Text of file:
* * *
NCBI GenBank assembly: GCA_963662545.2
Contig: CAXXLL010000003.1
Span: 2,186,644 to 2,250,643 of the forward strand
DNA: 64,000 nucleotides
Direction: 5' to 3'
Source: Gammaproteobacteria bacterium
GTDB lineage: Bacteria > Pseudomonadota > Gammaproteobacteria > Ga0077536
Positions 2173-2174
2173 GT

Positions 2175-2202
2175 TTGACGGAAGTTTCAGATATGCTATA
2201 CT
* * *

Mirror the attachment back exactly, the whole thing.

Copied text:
NCBI GenBank assembly: GCA_963662545.2
Contig: CAXXLL010000003.1
Span: 2,186,644 to 2,250,643 of the forward strand
DNA: 64,000 nucleotides
Direction: 5' to 3'
Source: Gammaproteobacteria bacterium
GTDB lineage: Bacteria > Pseudomonadota > Gammaproteobacteria > Ga0077536
Positions 2173-2174
2173 GT

Positions 2175-2202
2175 TTGACGGAAGTTTCAGATATGCTATA
2201 CT